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Pots & Pans, Optimal Shape?


hwilson41
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Very interesting pan! I can't say that I personally would have great use for it, due to my style of cooking. But it would certainly be my #1 recommendation as a high end wok for those who don't have a dedicated specialty wok burner. As it so happens, this very issue is something we've been discussing over in the Q&A thread to my eGCI cookware class (go to the last page).

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<p><font size="2" face="Arial,Helvetica,Geneva,Swiss,SunSans-Regular">Sam and others, please take a look at these images of a new pan that we are thinking about bringing to the US that seems appropriate for this thread.  It is essentially a wok with a 5.5" flat area on the bottom.  The diameter at the top is 11" and the hieght is 4".  It will include a stainless steel grate for steaming and smoking(?).</font></p>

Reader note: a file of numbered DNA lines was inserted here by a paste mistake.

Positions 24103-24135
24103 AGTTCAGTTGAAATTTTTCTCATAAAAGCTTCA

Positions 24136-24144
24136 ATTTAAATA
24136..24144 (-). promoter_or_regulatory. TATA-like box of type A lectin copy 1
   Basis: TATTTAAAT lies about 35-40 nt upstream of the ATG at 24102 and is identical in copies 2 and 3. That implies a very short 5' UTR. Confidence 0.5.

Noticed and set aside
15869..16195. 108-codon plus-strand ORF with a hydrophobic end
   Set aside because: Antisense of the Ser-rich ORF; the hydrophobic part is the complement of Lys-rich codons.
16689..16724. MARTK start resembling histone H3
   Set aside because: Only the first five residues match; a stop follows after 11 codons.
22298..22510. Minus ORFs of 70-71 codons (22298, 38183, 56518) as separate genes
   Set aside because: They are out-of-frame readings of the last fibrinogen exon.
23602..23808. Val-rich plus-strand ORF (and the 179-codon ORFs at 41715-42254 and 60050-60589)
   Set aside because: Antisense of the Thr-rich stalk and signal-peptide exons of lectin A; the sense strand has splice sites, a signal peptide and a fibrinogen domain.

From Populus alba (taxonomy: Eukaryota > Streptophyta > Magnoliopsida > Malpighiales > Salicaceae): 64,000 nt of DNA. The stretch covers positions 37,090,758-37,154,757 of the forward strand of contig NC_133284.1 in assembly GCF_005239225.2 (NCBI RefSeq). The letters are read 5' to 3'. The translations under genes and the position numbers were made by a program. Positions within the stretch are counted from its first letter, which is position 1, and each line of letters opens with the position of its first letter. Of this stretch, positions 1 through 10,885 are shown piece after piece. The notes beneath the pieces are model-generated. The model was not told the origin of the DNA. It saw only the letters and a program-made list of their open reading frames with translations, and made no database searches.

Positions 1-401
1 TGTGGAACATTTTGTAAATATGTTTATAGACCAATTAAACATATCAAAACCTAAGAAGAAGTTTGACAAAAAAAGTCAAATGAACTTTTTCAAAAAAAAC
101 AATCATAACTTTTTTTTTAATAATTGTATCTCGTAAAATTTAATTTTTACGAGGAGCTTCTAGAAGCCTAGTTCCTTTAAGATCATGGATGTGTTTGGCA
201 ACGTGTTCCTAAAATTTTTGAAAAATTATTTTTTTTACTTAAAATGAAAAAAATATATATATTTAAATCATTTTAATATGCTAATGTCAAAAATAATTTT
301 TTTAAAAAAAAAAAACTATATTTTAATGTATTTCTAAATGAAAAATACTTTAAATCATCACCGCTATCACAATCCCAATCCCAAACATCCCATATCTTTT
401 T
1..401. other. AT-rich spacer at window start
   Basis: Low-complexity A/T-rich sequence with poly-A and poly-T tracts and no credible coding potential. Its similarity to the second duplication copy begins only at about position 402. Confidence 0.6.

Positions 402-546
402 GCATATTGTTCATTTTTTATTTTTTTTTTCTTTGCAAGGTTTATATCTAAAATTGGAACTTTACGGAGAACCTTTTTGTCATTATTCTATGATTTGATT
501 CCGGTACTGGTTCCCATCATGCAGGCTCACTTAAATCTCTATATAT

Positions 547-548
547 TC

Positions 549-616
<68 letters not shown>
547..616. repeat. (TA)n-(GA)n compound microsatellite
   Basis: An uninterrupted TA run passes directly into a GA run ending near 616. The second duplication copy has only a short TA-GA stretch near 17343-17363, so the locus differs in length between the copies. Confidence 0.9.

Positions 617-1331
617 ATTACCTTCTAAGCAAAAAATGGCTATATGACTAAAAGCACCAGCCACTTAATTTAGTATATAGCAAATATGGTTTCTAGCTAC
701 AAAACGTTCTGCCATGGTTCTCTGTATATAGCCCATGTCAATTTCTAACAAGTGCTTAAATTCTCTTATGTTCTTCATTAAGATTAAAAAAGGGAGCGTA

<p><font size="2" face="Arial,Helvetica,Geneva,Swiss,SunSans-Regular">I would appreciate any feedback and will likely offer a special price on a pre-order basis for members here, if interested.  I haven't established what the price will be yet though...<br>

    I<a href="http://copperpans.com/Media/NewPan4.jpg">mage 1</a><br>

    <a href="http://copperpans.com/Media/NewPan3.jpg">Image 2</a></font></p>

Is the pan ss lined copper? How thick is the copper?

Smoking?

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I would be interested if it is SS lined. The one I have (de Buyer) is less than 2 1/2 inches deep and really not adequate for the type of stir-frying I do. I like the idea of the internal grid.